(The Severed Head Goddess)
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|A4 Size||7.3 x 10.75 in.
(186 x 274 mm)
|8.3 x 11.7 in.
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|A4 Mounted||7.3 x 10.75 in.
(186 x 274 mm)
|11 x 14 in.
(279 x 355 mm)
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(272 x 391 mm)
|11.7 x 16.5 in.
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(304 x 446 mm)
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This magnificent painting by Samundra depicts Chinnamasta, the 'severed headed' yogini, who traditionally appears as the third of the ten mahavidya or 'Great Knowledge-holding' goddesses in the Hindu shakta-tantra traditions. Collectively the ten mahavidya represent the various manifestation of the great goddess Devi or Durga, who assumed these powerful and often terrifying aspects in order to pacify, subjugate or destroy some of the most potent and malevolent forces in the universe.
Chinnamasta and her two attendants appear amidst a blazing mass of wisdom fire as they dance above the copulating forms of white Shiva and red Parvati, who lie together upon the patterned golden sun disc of a multicoloured lotus. In reversed sexual posture Parvati lies on top of Shiva, her naked body adorned with gold and bone ornaments, her hair loosened, her three eyes gazing passionately at his face, and her hand pressing upon his hip. Shiva's legs are spread wide as he fondles Parvati's breast, his tiger-skin loincloth loosened, and his body adorned with rudraksha beads and the great naga-serpent Vasuki, who coils around his neck. Shiva has three eyes, his forehead is marked with a Shaivite tripundra, and his long matted hair-locks are crowned with a crescent moon and the cascading waters of the river-goddess Ganga.
Chinnamasta is deep red in colour, youthful, beautiful, passionate, and radiant like a million suns as she ecstatically dances in pratyalidha posture, with her right leg bent and her left leg extended. With her right hand she wields aloft the bloodstained curved knife with which she has just severed her own head, her index finger raised in the threatening tarjani gesture. And with her outstretched left hand she holds aloft a skull-cup that contains her own freshly severed and blood-dripping head, with its three eyes gazing upward, and its mouth wide open as her long tongue receives the stream of blood that cascades from the severed central vein of her neck. Her severed head is adorned by a golden crown with five jewel-topped skulls, and encircled by a blazing halo of yellow fire. Her naked body is adorned with ornaments of gold and filigree bone. Around her neck she wears a golden choker, a pearl necklace, a chained golden pendant, and a garland of fifty white skulls. And around her waist is a bone apron of small bone beads, with sixty-four intricate loops that bear the carved bone ornaments of little skulls, crossed-vajras, pendants, and hanging bells. The soles of her feet are marked with henna patterns of wheels, tridents and lotuses, whilst fire radiates from the dancing feet of both Chinnamasta and her attendants.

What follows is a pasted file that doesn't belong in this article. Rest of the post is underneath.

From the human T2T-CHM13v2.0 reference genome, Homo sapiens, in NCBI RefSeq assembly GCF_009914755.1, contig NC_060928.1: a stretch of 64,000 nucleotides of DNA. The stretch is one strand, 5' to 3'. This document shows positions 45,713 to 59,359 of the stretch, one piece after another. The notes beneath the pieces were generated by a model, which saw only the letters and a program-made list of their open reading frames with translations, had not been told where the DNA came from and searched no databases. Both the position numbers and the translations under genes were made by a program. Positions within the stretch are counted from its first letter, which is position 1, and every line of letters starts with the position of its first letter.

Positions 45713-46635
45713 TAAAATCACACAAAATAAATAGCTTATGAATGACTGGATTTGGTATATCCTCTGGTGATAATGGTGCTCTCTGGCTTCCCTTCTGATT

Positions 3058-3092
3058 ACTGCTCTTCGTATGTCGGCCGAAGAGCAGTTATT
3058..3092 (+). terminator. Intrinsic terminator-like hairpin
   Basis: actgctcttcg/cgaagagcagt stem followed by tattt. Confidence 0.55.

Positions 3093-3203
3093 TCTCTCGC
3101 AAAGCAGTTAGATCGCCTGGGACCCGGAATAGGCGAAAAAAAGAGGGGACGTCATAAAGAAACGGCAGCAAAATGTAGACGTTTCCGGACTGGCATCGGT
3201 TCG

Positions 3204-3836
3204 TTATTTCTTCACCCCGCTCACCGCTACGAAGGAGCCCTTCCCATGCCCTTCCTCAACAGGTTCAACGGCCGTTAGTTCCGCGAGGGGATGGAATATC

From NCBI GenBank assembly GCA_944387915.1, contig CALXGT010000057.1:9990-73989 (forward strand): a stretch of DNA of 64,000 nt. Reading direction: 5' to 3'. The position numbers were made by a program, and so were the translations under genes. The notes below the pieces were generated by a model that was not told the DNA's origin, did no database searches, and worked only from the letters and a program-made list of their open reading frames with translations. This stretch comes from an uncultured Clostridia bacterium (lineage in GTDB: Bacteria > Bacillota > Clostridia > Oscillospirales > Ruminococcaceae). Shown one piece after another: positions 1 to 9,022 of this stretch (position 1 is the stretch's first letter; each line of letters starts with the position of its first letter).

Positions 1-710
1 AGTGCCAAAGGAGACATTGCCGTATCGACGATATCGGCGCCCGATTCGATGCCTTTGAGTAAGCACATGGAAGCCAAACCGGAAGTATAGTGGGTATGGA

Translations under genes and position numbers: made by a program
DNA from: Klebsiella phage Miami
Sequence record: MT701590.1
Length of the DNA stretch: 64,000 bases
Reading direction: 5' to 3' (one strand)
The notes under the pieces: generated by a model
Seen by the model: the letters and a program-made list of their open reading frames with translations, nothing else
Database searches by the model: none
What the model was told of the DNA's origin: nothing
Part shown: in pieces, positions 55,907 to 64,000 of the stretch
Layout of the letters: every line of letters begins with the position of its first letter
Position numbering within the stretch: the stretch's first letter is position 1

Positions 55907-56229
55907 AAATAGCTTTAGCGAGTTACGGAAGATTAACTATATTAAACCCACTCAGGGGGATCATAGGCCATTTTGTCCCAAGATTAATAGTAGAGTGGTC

Her two attendants, red Varini and blue-black Dakini, lean outward at Chinnamasta's right and left sides, each with their own fiery aura and blazing halo. These two naked goddesses are similar in appearance to Chinnamasta, with disheveled hair, gold and bone ornaments, blood-smeared cheeks and breasts, and they both hold a curved knife and a skull-cup of blood in their right and left hands. With protruding tongues they drink the streams of blood that squirt from the severed right and left veins of Chinnamasta's neck. Symbolically, these three blood-spurting veins represent the unobstructed psychic energies of the subtle-body's median nerve or central channel, with its two subsidiary solar and lunar channels, which are respectively personified in the forms of Chinnamasta, Varini, and Dakini.